Is the pandemic revealing the worst in us?Besides causing global economic devastation and thousands of deaths, Covid-19 could fuel communal division and bigotry in Nepal.
After a sleepless night, stressed by the rapid outbreak of the coronavirus, I got up from my bed as the first rays of the morning sun screened through my window. It was the 15th day of the nation-wide lockdown. I went to the kitchen to see if we were low on food supplies. To my surprise, I saw the indicator on the water purifier blinking red while its motors were roaring out loud. After taking a quick look, I realised that the purifier wasn’t working. Immediately, panic hit.
Chances of getting a new purifier were slim so I went out to get a jar of water as an immediate backup. It wasn't 9 am yet, which meant a few shops around my locality would still be open, but I didn’t exactly know if they were supplying water. I stepped outside, onto the quiet streets of Mandikhatar. It was the first time I stepped outside the house in more than a month, ever since I returned from my school in the Netherlands.
Despite walking for about 15 minutes—cautiously trying to keep a social distance even from the dogs on the streets—I couldn’t find a single shop that was welcoming customers. Time was running out and being outside my house, exposed, made me feel anxious. My eyes then finally saw a small shop where a vendor was trying to sell vegetables. Blue-coloured jars were laid outside her shop.
I walked to the shop and asked if I could buy the water. She said, “Yes, sure. Are you from this locality? Never saw you around before.” I replied that I lived in the neighbouring street. Her next question was something that startled me. “Are you a Muslim?” she asked nervously.
I had never been asked about my religion for the 17 years of my life that I lived in Nepal. At such a time of crisis, why was she interested in my faith? I wanted to know, so I lied to her, “Umm… Yes, I am a Muslim.” What she did next was more shocking. She refused to take money for the jar of water. “You can keep it; I do not like to touch your money," she said.
I carried the jar of water home deep in thought, unable to comprehend what had just happened. Was ignorance and misinformation, amidst the uncertainty of our current situation, fanning the flames of anti-Muslim bigotry even in Nepal?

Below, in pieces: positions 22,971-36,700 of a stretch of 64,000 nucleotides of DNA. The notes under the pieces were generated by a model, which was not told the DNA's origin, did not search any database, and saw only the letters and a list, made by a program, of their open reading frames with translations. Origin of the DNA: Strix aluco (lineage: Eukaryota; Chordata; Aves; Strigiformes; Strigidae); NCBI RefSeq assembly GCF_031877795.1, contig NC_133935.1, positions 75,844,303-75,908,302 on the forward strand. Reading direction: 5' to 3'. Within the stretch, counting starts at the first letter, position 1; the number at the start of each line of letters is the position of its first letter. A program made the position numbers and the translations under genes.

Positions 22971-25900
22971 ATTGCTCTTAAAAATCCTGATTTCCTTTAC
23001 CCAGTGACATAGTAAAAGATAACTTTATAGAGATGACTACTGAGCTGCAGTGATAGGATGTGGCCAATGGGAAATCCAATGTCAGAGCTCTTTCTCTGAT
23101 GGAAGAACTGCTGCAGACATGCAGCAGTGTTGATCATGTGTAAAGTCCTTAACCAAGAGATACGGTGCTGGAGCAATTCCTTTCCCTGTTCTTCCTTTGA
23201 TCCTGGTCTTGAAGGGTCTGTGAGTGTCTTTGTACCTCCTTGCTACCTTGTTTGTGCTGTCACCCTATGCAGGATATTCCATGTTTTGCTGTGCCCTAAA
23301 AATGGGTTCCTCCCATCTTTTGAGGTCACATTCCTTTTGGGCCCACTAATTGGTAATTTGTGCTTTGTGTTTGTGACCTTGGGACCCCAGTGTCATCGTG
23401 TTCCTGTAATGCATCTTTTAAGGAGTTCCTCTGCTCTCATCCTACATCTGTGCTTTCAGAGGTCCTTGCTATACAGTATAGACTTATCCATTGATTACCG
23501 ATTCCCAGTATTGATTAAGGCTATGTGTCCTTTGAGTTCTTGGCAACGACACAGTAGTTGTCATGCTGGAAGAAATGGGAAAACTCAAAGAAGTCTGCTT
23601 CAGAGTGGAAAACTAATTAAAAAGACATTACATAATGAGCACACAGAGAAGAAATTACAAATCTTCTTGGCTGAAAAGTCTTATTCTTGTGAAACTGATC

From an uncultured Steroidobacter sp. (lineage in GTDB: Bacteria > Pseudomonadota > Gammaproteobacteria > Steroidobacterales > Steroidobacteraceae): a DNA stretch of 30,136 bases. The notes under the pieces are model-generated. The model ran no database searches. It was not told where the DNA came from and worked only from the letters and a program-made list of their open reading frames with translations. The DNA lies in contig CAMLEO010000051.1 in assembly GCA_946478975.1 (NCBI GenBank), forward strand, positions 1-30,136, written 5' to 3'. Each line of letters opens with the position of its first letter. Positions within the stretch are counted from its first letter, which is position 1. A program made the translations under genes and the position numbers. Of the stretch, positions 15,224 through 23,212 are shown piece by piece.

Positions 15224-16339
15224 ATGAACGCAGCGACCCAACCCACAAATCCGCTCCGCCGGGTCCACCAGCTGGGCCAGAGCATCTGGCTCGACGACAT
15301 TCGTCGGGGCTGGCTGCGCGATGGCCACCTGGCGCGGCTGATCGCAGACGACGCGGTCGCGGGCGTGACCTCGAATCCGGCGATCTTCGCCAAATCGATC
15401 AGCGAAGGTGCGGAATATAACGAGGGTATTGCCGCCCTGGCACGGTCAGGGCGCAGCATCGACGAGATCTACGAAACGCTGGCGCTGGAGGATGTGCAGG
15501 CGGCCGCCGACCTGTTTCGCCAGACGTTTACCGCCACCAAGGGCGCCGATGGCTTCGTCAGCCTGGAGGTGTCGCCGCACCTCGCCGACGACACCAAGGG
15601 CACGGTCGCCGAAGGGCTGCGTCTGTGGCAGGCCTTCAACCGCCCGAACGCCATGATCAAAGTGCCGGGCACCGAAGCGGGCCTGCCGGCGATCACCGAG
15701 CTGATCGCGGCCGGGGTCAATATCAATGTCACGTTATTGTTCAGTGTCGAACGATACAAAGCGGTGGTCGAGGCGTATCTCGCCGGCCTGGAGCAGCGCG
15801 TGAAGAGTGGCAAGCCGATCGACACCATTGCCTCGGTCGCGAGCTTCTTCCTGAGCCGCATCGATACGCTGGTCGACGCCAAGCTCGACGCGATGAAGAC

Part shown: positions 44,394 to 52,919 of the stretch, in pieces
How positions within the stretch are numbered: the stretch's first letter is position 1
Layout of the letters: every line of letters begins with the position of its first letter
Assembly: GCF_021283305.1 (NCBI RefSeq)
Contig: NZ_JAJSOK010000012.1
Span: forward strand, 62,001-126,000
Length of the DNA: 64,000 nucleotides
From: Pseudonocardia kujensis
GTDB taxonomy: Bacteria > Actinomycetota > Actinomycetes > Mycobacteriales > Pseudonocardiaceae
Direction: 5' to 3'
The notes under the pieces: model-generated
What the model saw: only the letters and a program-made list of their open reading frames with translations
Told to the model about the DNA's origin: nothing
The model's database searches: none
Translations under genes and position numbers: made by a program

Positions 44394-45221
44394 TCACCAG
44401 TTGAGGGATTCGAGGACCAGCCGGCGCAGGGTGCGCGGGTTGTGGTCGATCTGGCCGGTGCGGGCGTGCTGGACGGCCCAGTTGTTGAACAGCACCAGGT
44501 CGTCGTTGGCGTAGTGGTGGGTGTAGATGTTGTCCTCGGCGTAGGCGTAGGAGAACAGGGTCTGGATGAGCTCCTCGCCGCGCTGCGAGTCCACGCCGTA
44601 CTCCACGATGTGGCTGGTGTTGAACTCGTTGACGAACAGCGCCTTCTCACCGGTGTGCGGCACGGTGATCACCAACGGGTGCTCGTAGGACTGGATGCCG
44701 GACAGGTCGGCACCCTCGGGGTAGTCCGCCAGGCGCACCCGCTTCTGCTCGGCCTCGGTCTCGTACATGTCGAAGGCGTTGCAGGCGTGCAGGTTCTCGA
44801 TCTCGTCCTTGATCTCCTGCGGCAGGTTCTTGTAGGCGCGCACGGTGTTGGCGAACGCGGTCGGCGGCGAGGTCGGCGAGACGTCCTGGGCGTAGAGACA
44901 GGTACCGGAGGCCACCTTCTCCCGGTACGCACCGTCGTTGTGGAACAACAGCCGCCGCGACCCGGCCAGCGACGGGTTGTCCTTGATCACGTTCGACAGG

Just a day earlier, 13 men who had been living in a mosque in Udayapur had been tested positive for Covid-19. Many of them were Indian Muslims who had come to Nepal for a congregation and had been living in Nepal since February. The news was everywhere: on news channels, on print, even on social media. Days following this news, the news channels were showing how Muslims who were found to be infected with the virus were throwing money deliberately on the streets so that pedestrians who pick it would get infected. The feed on my Facebook after that was vicious: full of blame for Muslims, saying they would lead to the downfall of Nepal, as though the virus somehow chose to infect people on the basis of their religion.
All of this made no sense to me, for even though an argument could be put forward for legal proceedings to be taken against illegal immigrants and people trying intentionally to spread the virus, bringing religion into the conversation was preposterous—and dangerous.
The Covid-19 pandemic has induced fear in all of our lives, regardless of the religions we practice. The chances of it killing the people belonging to my religion is the same as the chances of it killing the people belonging to any other religion. Because of the uncertainty that revolves around the virus, people are becoming quick to put the blame on anybody—but such actions, often careless, and seeped in bigotry—says much about us as a people; it questions our morality. In fact, the form of communal divide people have been experiencing in the wake of the pandemic reflects where our society’s ideals stand.
Just because a few Muslim immigrants from India were tested positive does not mean they brought the virus to Nepal. Just because a few Muslims were infected, it does not mean Muslims living on rent have to be kicked out of their houses. When our entire country might already be underperforming in terms of economy and health, these types of actions will just aggravate the situation in an unprecedented way. A pandemic is already enough; the country cannot afford having a religious war within our communities.
In this age of misinformation, the general public should be more cautious about the news they consume. In the midst of baseless claims and news, we should be careful enough not to trigger any ethnic and religious divisions in our society, especially when the country is already reeling under a myriad of challenges.
In the face of such uncertainty, people should stay united—an act of respect and kindness is more than enough. While positive news of communities coming together to feed people has also been coming, such bigoted sentiments, like the one I witnessed, may taint any sign of humanity we have shown in such trying times. We may defeat the Covid-19 virus in the months ahead, but it will take much longer to overcome such a disturbing prejudice.